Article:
Ambassador Wells: I think of course our embassy in Dushanbe has active conversations with the government about all issues, including COVID and the COVID response. We’ve provided some assistance to the Government of Tajikistan. We’re committed to providing more assistance as we move through this crisis. We were concerned and have been concerned about some of the repression of – some of the steps taken that have made it harder for there to be an open and transparent media environment in Tajikistan. As you know, the United States Government has spoken out forcefully for the accreditation of Ozodi as well as spoken out against what has been some of the very disturbing acts of violence against members of the media, against journalists in Tajikistan. Particularly during this time of crisis, it’s absolutely essential that there be transparent information that individuals understand what to do, that they have access to facts and factual reporting to navigate the crisis. And so we will continue to advocate for that very strenuously.
In terms of assistance and assistance over time, I mean, obviously Tajikistan is at a different place today than it was at the time of independence. The kinds of programs that we utilize have changed. But we are a major supplier of assistance and a major provider of assistance to Tajikistan.
When I was visiting, I had the opportunity to go down to the border where I’ve seen the over $30 million in recent border assistance, whether it’s been the hardware in terms of special vehicles or border posts, physical posts, or whether it’s been the software, the advanced radar surveillance technology. We continue to have active exchange programs. We recently were in the process – we recently just returned, I think, 47 exchange participants who had been sort of stuck here in the United States as a result of the pandemic. But we deeply value these programs, getting people to people, young people also over to the United States so we create more ambassadors for the relationship. So I don’t think there’s any reduction in commitment to the relationship, and certainly Tajikistan, as a frontline state to the Afghanistan conflict, we have a very important stake in Tajikistan being able to provide that level of regional stability.
Moderator: Thank you, Ambassador Wells. We are – I’m so sorry, we have so many questions. We are just unfortunately out of time. Ambassador Wells, thank you so much for your time. Do you have any closing words that you would like to offer?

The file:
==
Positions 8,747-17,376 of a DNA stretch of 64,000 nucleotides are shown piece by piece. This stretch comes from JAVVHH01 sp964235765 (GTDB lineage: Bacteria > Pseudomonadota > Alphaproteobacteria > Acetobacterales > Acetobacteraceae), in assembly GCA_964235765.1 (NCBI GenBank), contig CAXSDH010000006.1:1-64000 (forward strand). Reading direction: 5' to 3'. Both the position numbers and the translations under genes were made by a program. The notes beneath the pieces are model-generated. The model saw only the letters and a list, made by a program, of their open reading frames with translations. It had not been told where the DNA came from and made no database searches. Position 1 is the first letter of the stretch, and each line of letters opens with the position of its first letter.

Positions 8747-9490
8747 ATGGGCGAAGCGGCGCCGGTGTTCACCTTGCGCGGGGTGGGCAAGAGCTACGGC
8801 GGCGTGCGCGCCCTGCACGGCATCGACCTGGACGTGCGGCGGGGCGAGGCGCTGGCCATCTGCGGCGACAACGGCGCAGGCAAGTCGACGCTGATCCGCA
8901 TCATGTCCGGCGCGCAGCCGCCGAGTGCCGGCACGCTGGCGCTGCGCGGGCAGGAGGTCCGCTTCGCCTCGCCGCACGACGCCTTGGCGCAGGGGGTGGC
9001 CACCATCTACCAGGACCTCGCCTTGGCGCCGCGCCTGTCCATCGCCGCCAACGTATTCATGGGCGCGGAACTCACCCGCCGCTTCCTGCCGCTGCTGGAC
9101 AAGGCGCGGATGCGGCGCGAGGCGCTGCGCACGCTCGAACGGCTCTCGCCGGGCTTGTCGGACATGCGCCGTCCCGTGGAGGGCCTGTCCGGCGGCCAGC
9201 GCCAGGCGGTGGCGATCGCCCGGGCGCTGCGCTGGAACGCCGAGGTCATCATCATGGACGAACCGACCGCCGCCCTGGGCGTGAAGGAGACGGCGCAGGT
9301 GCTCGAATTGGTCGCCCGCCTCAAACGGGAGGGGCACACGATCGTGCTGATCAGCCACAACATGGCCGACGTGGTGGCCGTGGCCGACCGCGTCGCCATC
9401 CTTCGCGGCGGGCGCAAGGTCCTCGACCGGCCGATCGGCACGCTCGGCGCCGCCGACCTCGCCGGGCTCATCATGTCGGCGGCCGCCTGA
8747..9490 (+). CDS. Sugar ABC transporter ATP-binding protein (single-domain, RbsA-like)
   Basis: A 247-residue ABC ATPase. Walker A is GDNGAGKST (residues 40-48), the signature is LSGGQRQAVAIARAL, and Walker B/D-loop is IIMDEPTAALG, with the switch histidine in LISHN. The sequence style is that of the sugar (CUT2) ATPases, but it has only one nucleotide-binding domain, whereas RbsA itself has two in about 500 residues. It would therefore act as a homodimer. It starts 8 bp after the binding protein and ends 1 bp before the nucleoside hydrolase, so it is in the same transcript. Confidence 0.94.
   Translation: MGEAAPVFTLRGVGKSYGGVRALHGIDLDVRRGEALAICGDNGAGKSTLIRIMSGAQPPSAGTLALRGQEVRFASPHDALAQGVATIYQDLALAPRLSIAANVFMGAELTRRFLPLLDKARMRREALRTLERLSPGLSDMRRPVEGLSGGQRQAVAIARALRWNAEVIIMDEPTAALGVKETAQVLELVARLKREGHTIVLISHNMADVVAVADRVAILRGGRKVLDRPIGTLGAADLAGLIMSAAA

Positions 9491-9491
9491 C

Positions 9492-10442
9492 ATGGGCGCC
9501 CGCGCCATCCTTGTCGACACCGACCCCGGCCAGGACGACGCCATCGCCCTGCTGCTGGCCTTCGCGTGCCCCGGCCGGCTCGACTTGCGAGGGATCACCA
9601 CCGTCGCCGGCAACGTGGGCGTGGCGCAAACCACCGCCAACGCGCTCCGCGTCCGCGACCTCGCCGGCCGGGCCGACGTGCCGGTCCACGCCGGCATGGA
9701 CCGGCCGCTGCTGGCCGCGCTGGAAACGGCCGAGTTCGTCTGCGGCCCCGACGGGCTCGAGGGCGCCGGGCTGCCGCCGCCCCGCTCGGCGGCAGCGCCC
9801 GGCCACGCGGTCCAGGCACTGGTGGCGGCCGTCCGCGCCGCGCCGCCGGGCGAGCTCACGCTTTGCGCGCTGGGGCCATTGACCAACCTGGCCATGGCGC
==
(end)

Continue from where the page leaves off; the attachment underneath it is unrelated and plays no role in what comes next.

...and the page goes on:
Ambassador Wells: Thank you, I would. I mean, I just – we’re all living in challenging times as a result of COVID, but my three years in this position certainly leaves me confident about the strength of the U.S. partnerships in the region and our ability to confront diplomatic, economic, and security challenges together. The bureau will now be very capably led by our senior bureau official, Tom Vajda. But more importantly, I think, the region figures so prominently in the National Security Strategy of the United States and in these very important lines of effort that President Trump has prioritized in achieving regional peace in Afghanistan and in reaffirming the independence, territorial integrity, and sovereignty of Central Asia, and in affirming again the free and open system of trade and values that has helped the globe but will certainly – should certainly drive Indo-Pacific developments over the next generation.
So we’ve got a lot of work to do, and we have the means to do it and the will to do it and the need to do it, again, in the wake of this very destabilizing global event. So thank you very much and I hope that you all and your families stay safe. Bye-bye.
Moderator: Thank you. Unfortunately, that is all the time that we have for today. Thank you for your questions and thank you, Ambassador Wells, for joining us. We will send links shortly to all of our participating journalists to the recording of this briefing, and we’ll provide a transcript as soon as it’s available. We’d also love to hear your feedback and you can contact us at any time at TheBrusselsHub@state.gov. Thanks again for your participation and we hope that you can join us for a future briefing.